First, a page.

Microsoft has sued Google for hiring one of its vice presidents to set up a research centre in China.
China's fast-growing internet market is attracting interest
Google has more than 20% of the Chinese search market and the country is a new battleground for the two firms, which offer online and desktop search tools.
Dr Kai-Fu Lee, who played a key role in the development of Microsoft's search tools, said he was leaving on Monday.
His contract forbids working for direct rivals within a year, Microsoft said. Google said the claim had no merit.
Images, maps, words and emails can be searched on Google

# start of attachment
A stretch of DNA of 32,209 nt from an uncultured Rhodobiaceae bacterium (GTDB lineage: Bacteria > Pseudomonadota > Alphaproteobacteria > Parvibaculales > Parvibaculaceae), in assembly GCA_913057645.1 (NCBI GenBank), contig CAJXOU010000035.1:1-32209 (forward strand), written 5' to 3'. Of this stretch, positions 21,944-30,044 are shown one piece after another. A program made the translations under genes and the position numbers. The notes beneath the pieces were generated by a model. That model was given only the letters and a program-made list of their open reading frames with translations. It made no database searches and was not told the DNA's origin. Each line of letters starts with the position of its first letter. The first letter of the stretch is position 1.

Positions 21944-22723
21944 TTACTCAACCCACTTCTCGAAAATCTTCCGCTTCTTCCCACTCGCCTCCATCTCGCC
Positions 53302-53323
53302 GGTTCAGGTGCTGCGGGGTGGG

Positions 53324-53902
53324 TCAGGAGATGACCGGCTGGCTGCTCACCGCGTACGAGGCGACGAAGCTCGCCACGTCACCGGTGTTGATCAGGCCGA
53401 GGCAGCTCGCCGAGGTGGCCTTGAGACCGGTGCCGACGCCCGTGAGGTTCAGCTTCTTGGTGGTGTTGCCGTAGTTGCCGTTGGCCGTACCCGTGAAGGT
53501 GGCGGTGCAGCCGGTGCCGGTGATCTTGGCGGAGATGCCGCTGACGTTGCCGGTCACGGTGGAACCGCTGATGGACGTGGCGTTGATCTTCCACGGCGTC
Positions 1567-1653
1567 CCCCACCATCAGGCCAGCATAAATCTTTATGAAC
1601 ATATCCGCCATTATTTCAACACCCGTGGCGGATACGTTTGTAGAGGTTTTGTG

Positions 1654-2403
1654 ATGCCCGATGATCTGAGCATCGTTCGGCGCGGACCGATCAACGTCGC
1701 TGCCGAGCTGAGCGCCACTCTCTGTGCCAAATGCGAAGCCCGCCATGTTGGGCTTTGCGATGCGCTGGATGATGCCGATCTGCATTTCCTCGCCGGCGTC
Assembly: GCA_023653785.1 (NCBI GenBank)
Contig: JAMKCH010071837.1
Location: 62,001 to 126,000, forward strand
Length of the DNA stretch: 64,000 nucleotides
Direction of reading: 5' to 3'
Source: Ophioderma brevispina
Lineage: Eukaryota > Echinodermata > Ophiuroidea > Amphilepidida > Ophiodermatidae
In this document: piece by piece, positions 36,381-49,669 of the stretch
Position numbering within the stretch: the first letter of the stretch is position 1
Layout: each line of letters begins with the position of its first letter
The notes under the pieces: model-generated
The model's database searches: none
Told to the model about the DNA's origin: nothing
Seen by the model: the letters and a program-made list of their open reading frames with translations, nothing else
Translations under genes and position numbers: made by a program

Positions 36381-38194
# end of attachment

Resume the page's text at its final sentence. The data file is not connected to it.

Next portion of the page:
Google said Dr Lee would "lead the [Chinese] operation and serve as president of the company's growing Chinese operations."
In its lawsuit, Microsoft said it was seeking a court order forcing Dr Lee to abide by terms of confidentiality and non-compete agreements that he signed at Microsoft.
It has also accused Google of "intentionally assisting Lee" in flouting his 2000 contract.
There are forecast to be 135 million internet users in the fast-growing Chinese market by the end of the year.
It is second in size only to the US internet market.
According to web consultancy Shanghai iResearch, Google already has a 21.2% share of web searches in China, making it the country's third most popular web search engine after Baidu.com and Yahoo.